"BMI is not particularly useful for geriatrics, and the older patients get, the less useful it becomes," says Jeffrey D. Schlaudecker, MD, an associate professor of family medicine, the Kautz Family Foundation Endowed Chair of Geriatric Medical Education at the University of Cincinnati, and the medical director of the Acute Care of Elderly Unit at The Christ Hospital. "The impact of cardiovascular disease, diabetes, and other metabolic complications is still much more likely to be germane to the young old as a leading cause of death and especially as a leading cause of sudden death.

"We know from cardiovascular studies that this age group in particular still benefits from lipid-lowering therapy, from really aggressive and interventional cardiology metrics, and from aggressive diabetes care," Schlaudecker continues. "But the older people get, the less likely that they, as a representative group, were included in these big cohort studies or in these even smaller randomized controlled trials."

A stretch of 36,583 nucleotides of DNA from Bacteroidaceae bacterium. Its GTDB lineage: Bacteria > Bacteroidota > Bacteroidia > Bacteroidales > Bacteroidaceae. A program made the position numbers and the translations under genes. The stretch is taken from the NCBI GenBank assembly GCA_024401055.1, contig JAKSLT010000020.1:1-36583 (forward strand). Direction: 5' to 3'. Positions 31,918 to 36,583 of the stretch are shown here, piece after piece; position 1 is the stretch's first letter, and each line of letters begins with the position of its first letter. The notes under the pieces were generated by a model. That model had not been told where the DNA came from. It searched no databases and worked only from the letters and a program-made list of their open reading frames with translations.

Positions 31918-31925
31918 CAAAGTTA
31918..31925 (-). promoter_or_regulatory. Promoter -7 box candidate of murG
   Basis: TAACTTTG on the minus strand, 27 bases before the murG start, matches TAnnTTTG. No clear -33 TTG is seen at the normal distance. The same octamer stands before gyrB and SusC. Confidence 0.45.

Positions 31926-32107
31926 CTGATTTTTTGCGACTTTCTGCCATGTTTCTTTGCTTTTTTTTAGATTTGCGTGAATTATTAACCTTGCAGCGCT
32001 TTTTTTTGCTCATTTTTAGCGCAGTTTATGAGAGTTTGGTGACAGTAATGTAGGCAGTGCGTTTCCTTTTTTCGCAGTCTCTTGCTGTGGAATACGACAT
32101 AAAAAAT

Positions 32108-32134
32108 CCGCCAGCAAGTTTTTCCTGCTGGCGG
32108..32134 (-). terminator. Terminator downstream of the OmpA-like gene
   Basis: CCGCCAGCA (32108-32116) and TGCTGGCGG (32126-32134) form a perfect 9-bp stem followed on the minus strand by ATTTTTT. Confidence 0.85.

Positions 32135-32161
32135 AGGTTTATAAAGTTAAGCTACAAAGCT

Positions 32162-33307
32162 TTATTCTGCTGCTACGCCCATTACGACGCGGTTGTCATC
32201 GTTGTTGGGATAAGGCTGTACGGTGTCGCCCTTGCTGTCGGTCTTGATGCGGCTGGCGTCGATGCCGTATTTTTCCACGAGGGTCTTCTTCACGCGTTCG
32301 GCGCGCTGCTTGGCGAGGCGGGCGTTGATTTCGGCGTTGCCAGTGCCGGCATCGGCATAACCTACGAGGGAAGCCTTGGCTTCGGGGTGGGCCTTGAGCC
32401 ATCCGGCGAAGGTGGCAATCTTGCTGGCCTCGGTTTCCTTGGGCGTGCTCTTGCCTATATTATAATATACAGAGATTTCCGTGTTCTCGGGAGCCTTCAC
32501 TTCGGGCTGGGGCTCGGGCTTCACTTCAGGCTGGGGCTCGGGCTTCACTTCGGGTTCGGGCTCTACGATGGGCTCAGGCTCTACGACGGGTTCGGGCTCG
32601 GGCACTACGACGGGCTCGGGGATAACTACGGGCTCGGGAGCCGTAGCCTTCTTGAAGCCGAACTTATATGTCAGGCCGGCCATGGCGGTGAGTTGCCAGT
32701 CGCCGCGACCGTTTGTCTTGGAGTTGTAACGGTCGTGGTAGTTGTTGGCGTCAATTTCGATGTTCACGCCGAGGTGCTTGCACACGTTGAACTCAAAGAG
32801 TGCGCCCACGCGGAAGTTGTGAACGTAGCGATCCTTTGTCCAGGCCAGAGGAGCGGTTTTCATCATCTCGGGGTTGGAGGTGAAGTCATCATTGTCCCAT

Some studies discuss healthy obesity and unhealthy obesity and what it means for normal-weight people to be metabolically unhealthy, Mehta says. It's clear that some of those factors such as blood pressure, blood glucose, and lipids play a more important role than BMI alone. Clinical staging systems, such as the cardiometabolic disease and the Edmonton obesity staging systems, which were developed to aid obesity treatment, form the risk profile for patients by an overall clinical assessment of weight-related problems (eg, cardiometabolic health and function). These systems do not rely solely on the use of BMI or waist circumference in determining risk profile for the clinical treatment of obesity, he says.